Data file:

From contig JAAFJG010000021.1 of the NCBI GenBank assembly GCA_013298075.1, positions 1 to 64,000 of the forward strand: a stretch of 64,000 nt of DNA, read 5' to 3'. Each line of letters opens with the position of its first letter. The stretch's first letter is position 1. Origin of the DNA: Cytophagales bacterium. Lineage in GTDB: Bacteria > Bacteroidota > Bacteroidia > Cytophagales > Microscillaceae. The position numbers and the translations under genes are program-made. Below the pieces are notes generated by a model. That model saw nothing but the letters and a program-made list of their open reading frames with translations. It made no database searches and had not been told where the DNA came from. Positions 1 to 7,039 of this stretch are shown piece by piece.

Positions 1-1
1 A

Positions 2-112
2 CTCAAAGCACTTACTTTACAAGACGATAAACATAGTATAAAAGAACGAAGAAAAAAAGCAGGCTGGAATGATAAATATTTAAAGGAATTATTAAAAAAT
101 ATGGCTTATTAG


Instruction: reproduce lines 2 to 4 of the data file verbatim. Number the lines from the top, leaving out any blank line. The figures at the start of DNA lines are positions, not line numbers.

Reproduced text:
Positions 1-1
1 A

Positions 2-112